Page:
Megillah, Daf Daled, Part 6



Today’s section deals with what happens when Purim falls on Shabbat.


דכולי עלמא מיהא מגילה בשבת לא קרינן, מאי טעמא? אמר רבה: הכל חייבין בקריאת מגילה (ובתקיעת שופר), ואין הכל בקיאין במקרא מגילה, גזירה שמא יטלנה בידו וילך אצל בקי ללמוד, ויעבירנה ארבע אמות ברשות הרבים. והיינו טעמא דשופר, והיינו טעמא דלולב.


But at any rate all agree that the Megillah is not to be read on Shabbat.

What is the reason? Rabbah said: All are obligated to read the Megillah, but not all are competent to read it, and there is therefore a decree [not to read on Shabbat] lest one take the scroll in his hand and go to an expert to learn and [in doing so] carry it four cubits in a public domain.

This is also the reason for [not blowing] the shofar on Shabbat and [for not carrying] the lulav.


According to Rabbah we do not read the Megillah on Shabbat lest one carry the scroll in the public domain which is prohibited on Shabbat. It is for this same reason that we do not perform the mitzvah of lulav on Shabbat, nor do we blow the shofar.

I should also note that it does seem like the sages wanted to avoid, to a certain extent, Shabbat turning into another holiday. If Purim was celebrated on Shabbat, it would really be Purim, and not feel like Shabbat. And since they held that the Megillah could be read on another day, there really was not a good reason not to move the reading of the Megillah.


רב יוסף אמר: מפני שעיניהן של עניים נשואות במקרא מגילה.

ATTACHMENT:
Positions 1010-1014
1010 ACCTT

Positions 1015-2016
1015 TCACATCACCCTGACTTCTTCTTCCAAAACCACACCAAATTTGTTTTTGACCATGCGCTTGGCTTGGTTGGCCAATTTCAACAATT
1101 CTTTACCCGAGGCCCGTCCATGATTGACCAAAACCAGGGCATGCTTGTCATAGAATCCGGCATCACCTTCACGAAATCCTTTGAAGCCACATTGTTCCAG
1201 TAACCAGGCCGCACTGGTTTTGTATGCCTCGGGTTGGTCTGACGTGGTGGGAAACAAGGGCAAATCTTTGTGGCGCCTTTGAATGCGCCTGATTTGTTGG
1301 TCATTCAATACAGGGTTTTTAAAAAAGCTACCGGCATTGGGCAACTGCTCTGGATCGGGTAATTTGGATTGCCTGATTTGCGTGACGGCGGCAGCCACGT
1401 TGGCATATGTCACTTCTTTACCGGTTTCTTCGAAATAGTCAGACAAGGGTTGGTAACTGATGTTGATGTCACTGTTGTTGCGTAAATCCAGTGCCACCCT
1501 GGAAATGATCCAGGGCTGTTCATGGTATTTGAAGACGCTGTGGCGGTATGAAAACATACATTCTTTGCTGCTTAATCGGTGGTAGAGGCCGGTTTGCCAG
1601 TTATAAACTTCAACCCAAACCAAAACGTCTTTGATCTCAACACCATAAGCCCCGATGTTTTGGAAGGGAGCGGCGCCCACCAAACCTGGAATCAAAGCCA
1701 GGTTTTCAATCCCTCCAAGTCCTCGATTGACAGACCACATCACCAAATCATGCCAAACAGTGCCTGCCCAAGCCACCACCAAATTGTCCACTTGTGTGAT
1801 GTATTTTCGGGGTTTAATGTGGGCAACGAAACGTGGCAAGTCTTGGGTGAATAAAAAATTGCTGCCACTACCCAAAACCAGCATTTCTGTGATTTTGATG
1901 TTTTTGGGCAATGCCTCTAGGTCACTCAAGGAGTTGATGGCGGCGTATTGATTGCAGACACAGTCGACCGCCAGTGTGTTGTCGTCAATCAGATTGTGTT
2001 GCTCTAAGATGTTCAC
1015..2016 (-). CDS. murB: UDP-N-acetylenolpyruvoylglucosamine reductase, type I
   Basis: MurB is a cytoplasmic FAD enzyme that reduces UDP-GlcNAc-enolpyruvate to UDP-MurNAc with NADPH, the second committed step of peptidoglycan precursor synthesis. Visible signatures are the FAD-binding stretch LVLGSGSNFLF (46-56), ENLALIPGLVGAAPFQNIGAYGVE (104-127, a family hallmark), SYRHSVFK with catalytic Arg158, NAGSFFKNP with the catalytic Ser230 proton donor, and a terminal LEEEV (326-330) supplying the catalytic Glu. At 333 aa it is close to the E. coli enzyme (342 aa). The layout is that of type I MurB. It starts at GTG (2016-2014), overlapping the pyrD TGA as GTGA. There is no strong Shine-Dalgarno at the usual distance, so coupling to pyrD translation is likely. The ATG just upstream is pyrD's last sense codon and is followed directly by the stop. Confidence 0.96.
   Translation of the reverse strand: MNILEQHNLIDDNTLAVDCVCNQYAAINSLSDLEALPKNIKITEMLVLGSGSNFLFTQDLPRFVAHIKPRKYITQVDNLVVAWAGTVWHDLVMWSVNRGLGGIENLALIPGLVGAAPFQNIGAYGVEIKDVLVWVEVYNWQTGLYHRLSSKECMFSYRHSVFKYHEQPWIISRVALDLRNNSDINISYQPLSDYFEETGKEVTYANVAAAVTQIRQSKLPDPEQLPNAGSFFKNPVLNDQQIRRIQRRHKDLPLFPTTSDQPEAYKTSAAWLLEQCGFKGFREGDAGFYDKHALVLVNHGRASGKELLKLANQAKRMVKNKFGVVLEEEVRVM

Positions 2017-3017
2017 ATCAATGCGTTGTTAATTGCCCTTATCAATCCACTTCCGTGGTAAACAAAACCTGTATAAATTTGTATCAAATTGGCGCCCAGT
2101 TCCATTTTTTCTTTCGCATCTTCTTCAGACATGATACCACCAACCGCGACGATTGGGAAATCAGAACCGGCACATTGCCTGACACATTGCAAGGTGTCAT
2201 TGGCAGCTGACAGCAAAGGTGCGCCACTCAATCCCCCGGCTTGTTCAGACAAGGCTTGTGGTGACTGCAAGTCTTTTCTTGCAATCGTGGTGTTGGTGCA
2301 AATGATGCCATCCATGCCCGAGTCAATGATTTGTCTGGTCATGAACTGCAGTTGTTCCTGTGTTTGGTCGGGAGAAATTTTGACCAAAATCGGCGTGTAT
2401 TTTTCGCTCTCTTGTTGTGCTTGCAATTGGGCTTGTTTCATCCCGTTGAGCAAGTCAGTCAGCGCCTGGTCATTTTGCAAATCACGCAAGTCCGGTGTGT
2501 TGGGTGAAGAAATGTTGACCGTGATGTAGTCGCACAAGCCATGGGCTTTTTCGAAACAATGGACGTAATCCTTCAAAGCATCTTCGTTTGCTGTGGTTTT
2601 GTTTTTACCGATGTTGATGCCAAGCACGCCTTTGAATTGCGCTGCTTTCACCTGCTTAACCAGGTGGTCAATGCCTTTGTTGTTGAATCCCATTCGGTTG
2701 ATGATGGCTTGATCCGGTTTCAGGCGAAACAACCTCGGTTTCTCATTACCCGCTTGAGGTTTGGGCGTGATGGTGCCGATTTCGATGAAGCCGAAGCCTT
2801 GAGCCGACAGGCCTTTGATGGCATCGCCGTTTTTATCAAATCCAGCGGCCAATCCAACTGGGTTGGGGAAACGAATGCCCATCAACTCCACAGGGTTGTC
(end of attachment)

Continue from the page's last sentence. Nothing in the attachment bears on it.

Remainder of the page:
R. Joseph said: Because the poor are anxiously awaiting the reading of the Megillah.


R. Joseph says that the reason we don’t read Megillah on Shabbat is that when the poor hear the Megillah being read they get excited, anticipating receiving the gifts for the poor (matanot le’evyonim). If the Megillah were read on Shabbat, gifts for the poor could not be given out that day and they would be disappointed.


תניא נמי הכי: אף על פי שאמרו כפרים מקדימין ליום הכניסהגובין בו ביום, ומחלקין בו ביום.

אף על פי שאמרו? אדרבה, משום דאמרו הוא! אלא: הואיל ואמרו שכפרים מקדימין ליום הכניסהגובין בו ביום ומחלקין בו ביום, מפני שעיניהם של עניים נשואות במקרא מגילה. אבל שמחה אינה נוהגת אלא בזמנה.


It has also been taught in a baraita: Although they said that villages push the reading forward to the day of gathering, contributions are collected and distributed on the same day.

"Although they said"! On the contrary, it is because they said!

Read therefore: Since they said that villages push the reading forward to the day of gathering, contributions are collected and distributed on the same day, because the poor are waiting anxiously for the reading of the Megillah, but rejoicing is observed only at the proper time.


A baraita teaches a similar idea. When Purim falls on Shabbat they read the Megillah and collect and distribute gifts for the poor on the day that the Megillah is actually read. But the Purim feast (seudah) is done on Shabbat, the proper time. There is no reason why a Purim seudah should not occur on Shabbat.